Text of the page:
“Try.”

“I already tried! Nothing happened. It was just a stupid question!” The words burst from her mouth and Eira felt her face grow hot. “T-that wasn’t quite what I meant to say.” She added, hurriedly.

“On the contrary.” He returned, mildly. “You finally said what was exactly on your mind without censoring it. But I do disagree with you.”

Eira threw up her hands, her frustration getting the better of her. “So the point is?”

“Simple. There wasn’t anything stupid about it at all.” He shifted to his feet and extended a hand. “I was going to invite you to join me, but it’s a tad late…once the sun shifts past that rock, you lose the morning tranquility.”

The blush deepened as Eira reluctantly took his hand, rising to her feet. “Oh.”

“Oh, what?”

“I…” She sighed. “It’s just that…”

“You’re doing it again.” He started towards the house. “Just spit it out. It’s generally a lot better for you if you do.”

Eira squeezed her eyes shut and stopped. “I just think meditation is stupid.” There was a moment of silence, and then she dared to open her eyes.

He was studying her with a curious expression on his face. “Now you have piqued my interest.” He commented, arms folding across his chest. “Tell me, why would you think it is stupid?”

“It’s pointless.” The fading blush flared slightly. “I mean, all you do is close your eyes and breathe and think about stuff that you shouldn’t have to if your head was screwed on straight!”

“Aha. I see, so we aren’t talking about meditation exactly, but the proper way to screw one’s head on?”

The blush returned in full-force. “I didn’t quite mean it like that.”

“Yes you did.” His eyes laughed. “But I won’t plague you with my curiosity, however, I ought to tell you from now that I believe in meditation quite deeply. I see it as a concentrated effort to set aside time to quiet one’s mind and soul, to pray, to think, to live on a different level. It also helps to keep my powers within control by stabilizing my energies and allowing more detailed division of them.” He began walking again. “It is necessary whenever you hold energies greater than simply a specific task. It is helpful, no matter how small or large your gift may be, but the bigger it is, the deeper it runs and the deeper it runs, well…the more it will take from you. Meditation helps to put some of it ‘back’ in a sense.”

“Oh.” Eira shuffled after him. “It makes a little more sense, I guess, when you put it that way.”

He chuckled. “It depends how you want to see it. I used to hate meditation, simply because it was pure torture to sit still for longer than five minutes. My energies were always actively sparking, growing, morphing and meditation was more of a punishment than a recreational activity.”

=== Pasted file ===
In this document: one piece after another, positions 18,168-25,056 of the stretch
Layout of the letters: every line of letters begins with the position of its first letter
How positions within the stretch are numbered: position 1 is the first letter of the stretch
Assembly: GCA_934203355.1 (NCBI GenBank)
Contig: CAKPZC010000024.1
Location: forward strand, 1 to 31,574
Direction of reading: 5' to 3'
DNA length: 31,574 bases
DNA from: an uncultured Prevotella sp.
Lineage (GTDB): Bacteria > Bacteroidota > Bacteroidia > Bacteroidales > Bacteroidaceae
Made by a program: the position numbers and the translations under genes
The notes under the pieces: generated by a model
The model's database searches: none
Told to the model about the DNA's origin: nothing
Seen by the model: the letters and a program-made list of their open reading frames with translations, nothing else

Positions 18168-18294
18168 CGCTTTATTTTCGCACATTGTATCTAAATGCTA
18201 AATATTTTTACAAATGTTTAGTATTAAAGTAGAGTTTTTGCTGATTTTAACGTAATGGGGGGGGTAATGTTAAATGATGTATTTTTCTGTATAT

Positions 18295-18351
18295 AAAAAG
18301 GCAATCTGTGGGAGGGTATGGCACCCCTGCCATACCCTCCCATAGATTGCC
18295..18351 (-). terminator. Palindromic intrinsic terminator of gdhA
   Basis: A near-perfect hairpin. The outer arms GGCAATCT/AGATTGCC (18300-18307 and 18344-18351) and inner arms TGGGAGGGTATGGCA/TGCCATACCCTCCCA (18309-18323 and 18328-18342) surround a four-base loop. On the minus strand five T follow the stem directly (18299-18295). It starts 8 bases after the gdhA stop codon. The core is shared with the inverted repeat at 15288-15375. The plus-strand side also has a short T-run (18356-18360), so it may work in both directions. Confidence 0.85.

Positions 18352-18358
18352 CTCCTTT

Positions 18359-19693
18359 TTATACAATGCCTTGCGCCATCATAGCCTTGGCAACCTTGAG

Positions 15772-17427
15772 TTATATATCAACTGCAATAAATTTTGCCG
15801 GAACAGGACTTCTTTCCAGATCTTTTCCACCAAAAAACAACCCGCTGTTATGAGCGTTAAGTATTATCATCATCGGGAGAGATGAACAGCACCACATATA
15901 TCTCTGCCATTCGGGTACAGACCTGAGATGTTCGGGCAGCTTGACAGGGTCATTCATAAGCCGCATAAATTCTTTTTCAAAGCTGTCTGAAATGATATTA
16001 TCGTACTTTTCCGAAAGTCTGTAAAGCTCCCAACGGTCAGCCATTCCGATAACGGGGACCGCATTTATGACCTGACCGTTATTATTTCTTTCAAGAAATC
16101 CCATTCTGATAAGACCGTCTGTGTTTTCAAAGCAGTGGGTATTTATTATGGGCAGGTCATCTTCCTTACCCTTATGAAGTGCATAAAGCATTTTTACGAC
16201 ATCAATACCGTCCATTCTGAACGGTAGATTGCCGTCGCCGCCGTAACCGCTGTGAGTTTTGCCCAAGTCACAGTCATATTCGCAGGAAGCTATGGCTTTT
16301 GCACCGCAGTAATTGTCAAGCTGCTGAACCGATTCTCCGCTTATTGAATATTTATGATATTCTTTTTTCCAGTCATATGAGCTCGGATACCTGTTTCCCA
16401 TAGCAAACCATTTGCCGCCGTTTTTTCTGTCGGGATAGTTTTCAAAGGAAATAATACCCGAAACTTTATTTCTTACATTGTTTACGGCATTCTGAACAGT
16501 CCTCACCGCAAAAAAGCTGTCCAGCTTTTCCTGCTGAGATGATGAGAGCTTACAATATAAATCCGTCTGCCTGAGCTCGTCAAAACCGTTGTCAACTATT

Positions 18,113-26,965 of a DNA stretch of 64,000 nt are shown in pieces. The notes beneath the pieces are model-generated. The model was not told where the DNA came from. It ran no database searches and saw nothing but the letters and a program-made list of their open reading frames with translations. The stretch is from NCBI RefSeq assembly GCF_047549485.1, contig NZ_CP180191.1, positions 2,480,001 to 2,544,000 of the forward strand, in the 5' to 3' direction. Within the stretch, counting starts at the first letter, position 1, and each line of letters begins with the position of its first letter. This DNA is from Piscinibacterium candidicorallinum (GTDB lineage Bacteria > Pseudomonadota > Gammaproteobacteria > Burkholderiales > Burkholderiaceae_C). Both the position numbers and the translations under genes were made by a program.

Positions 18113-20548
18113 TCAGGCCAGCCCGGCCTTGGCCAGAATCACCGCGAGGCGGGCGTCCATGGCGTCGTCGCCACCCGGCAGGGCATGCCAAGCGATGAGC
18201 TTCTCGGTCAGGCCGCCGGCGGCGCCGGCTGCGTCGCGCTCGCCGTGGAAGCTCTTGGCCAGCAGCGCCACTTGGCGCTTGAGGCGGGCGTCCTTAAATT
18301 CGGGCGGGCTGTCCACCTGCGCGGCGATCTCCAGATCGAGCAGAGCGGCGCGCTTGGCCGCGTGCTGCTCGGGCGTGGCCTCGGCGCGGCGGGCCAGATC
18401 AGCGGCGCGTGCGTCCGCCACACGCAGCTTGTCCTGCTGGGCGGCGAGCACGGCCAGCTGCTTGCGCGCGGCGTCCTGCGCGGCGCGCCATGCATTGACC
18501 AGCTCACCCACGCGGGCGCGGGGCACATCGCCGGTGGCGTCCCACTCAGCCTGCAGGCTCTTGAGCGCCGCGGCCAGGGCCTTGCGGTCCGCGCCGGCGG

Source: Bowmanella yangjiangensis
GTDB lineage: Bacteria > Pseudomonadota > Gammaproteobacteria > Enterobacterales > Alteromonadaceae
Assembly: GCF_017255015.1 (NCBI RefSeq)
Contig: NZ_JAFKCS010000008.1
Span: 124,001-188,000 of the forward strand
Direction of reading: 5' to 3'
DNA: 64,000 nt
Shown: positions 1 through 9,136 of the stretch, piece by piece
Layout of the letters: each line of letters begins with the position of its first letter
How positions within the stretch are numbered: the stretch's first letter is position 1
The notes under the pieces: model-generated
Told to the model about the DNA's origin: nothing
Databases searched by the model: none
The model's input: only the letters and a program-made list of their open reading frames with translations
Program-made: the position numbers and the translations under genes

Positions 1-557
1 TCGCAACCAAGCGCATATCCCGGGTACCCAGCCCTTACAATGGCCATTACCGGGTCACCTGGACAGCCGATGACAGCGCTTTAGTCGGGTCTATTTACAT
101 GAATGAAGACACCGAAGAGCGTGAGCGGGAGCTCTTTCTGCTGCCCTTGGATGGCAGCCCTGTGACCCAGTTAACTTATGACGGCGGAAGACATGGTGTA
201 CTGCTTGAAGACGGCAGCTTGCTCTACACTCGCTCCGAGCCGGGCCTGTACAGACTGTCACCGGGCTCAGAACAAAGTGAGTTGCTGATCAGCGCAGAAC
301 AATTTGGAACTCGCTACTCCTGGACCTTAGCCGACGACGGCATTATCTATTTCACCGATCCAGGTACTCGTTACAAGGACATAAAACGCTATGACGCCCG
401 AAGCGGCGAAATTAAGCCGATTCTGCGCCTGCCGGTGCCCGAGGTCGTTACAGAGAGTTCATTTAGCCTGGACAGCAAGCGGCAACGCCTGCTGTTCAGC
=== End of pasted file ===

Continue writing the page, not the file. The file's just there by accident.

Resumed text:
“Really? What changed?”

“My master finally lost his temper over my constant fidgeting and I was sent to a mountain retreat.” There was another quiet chuckle. “I discovered that I loved the mountains and that meditating on a regular, daily basis, meant my powers functioned better and I was more in control. The more control you have over your gifts, the better off you are, literally, the more power you have.” He reached the door and held it open.

“Thanks.” Eira hurried inside, she paused in the hallway, watching as he closed the door and began to turn the assortment of locks. “Why so many?”

He shrugged. “Less of a headache.”

“Oh.”

"Have you reached a decision as yet?"

“Decision?” Eira mentally scrambled, trying to follow his train of thought.

“Our conversation last night…please tell me I didn’t confuse you quite that badly.”

"Oh. Well, I don't really know." Eira said, honestly. "I really don't. I mean, well, I sort of came, charging across the galaxy looking for-" She stopped, her face tinged pink. "I mean, I was looking for-" She tried again. There wasn’t exactly a safe way to capture her thoughts and spit them out politely enough.

He chuckled. "We are not doing this again. Feel free to censor whatever you wish to say, I don’t think I could stand to wait for you to come out with it again. Just think about it. When you find the answer, tell me." He moved to a tiny cubicle and drew his cloak he'd worn the day before. "I have a proposition for you. Granted you could say yes or no, depending, but I feel it is only fair to warn you that I test all possible students and apprentices."

"You've had apprentices?" Eira blurted out and winced. It was so very easy to say the most embarassing things that she didn't mean, than to construct a proper answer and blurt it out instead. "Sorry. I don't mean it the way it came out-really, I just-"